Genome sequencing of chimpanzee malaria parasites reveals possible pathways of adaptation to human hosts
AuthorsOtto, Thomas D.
Rayner, Julian C.
Thomas, Alan W.
Conway, David J.
KAUST DepartmentBiological and Environmental Sciences and Engineering (BESE) Division
Computational Bioscience Research Center (CBRC)
Pathogen Genomics Laboratory
Online Publication Date2014-09-09
Print Publication Date2014-12
Permanent link to this recordhttp://hdl.handle.net/10754/336097
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AbstractPlasmodium falciparum causes most human malaria deaths, having prehistorically evolved from parasites of African Great Apes. Here we explore the genomic basis of P. falciparum adaptation to human hosts by fully sequencing the genome of the closely related chimpanzee parasite species P. reichenowi, and obtaining partial sequence data from a more distantly related chimpanzee parasite (P. gaboni). The close relationship between P. reichenowi and P. falciparum is emphasized by almost complete conservation of genomic synteny, but against this strikingly conserved background we observe major differences at loci involved in erythrocyte invasion. The organization of most virulence-associated multigene families, including the hypervariable var genes, is broadly conserved, but P. falciparum has a smaller subset of rif and stevor genes whose products are expressed on the infected erythrocyte surface. Genome-wide analysis identifies other loci under recent positive selection, but a limited number of changes at the host–parasite interface may have mediated host switching.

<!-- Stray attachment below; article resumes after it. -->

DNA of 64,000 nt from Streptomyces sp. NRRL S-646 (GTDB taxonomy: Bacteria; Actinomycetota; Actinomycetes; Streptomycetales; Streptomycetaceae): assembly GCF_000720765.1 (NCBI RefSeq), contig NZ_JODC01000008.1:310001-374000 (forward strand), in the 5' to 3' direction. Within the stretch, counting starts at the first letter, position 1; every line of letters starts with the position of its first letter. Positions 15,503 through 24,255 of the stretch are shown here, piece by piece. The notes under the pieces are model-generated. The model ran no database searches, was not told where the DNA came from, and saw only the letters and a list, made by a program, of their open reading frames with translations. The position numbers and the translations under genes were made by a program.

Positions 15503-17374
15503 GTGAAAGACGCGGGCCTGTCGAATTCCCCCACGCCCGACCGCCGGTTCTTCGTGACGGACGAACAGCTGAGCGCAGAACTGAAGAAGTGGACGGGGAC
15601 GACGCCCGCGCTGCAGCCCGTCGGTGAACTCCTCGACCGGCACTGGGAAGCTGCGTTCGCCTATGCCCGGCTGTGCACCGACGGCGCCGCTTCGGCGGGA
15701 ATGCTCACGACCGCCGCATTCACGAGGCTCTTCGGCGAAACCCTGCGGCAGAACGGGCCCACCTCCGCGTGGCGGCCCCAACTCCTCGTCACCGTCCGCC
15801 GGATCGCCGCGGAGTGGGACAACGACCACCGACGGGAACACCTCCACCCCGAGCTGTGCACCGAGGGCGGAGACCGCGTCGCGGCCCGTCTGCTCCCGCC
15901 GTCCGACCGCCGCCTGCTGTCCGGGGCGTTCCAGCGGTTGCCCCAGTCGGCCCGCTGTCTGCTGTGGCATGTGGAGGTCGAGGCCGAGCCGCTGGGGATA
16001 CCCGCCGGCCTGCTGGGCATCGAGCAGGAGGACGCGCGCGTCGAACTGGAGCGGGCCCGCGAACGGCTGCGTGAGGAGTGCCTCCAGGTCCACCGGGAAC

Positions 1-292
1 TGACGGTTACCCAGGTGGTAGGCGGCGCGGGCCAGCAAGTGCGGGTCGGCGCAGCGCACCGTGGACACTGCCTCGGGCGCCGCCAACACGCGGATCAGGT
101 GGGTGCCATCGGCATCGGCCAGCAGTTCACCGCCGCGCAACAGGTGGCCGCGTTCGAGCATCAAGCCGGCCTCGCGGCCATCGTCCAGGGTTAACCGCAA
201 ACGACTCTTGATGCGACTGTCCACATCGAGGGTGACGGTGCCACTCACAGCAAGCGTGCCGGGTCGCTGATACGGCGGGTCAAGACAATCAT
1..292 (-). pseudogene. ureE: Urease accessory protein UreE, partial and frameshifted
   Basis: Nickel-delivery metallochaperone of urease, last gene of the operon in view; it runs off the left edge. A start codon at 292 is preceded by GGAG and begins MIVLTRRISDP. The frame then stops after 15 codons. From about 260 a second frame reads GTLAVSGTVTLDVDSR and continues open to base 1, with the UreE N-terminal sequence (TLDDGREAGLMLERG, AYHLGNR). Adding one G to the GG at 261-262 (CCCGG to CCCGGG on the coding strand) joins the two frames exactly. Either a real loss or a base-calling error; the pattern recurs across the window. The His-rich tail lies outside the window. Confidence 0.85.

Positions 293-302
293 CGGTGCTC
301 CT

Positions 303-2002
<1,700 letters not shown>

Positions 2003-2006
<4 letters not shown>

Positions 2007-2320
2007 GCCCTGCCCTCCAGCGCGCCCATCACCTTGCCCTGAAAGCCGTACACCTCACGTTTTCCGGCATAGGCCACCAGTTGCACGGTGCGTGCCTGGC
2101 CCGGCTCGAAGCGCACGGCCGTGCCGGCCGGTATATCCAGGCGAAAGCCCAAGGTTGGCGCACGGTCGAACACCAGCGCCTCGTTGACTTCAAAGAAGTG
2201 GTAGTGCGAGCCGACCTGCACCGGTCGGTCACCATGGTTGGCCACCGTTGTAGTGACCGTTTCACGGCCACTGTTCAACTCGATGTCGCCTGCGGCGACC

CitationOtto, T. D., Rayner, J. C., Böhme, U., Pain, A., Spottiswoode, N., Sanders, M., . . . Berriman, M. (2014). Genome sequencing of chimpanzee malaria parasites reveals possible pathways of adaptation to human hosts. Nat Commun, 5. doi: 10.1038/ncomms5754
SponsorsThis work was supported by the Wellcome Trust (grant number WT 098051) with additional funding to T.D.O. from the European Community’s Seventh Framework Programme (FP7/2007-2013), under grant agreement number 242095; J.C.R., from the National Institutes of Health (R01 AI091595); B.O. from Centre International de Recherches Médicales de Franceville; F.R. and F.P., from CNRS and IRD; F.R., B.O. and F.P. from the Agence Nationale de la Recherche (grant ANR JCJC SVSE 7-2012 ORIGIN); D.J.C. from an ERC Advanced Award (grant number 294428); and C.N. from the Wellcome Trust (grant number WT 082130/Z/07/Z).
PubMed Central IDPMC4166903
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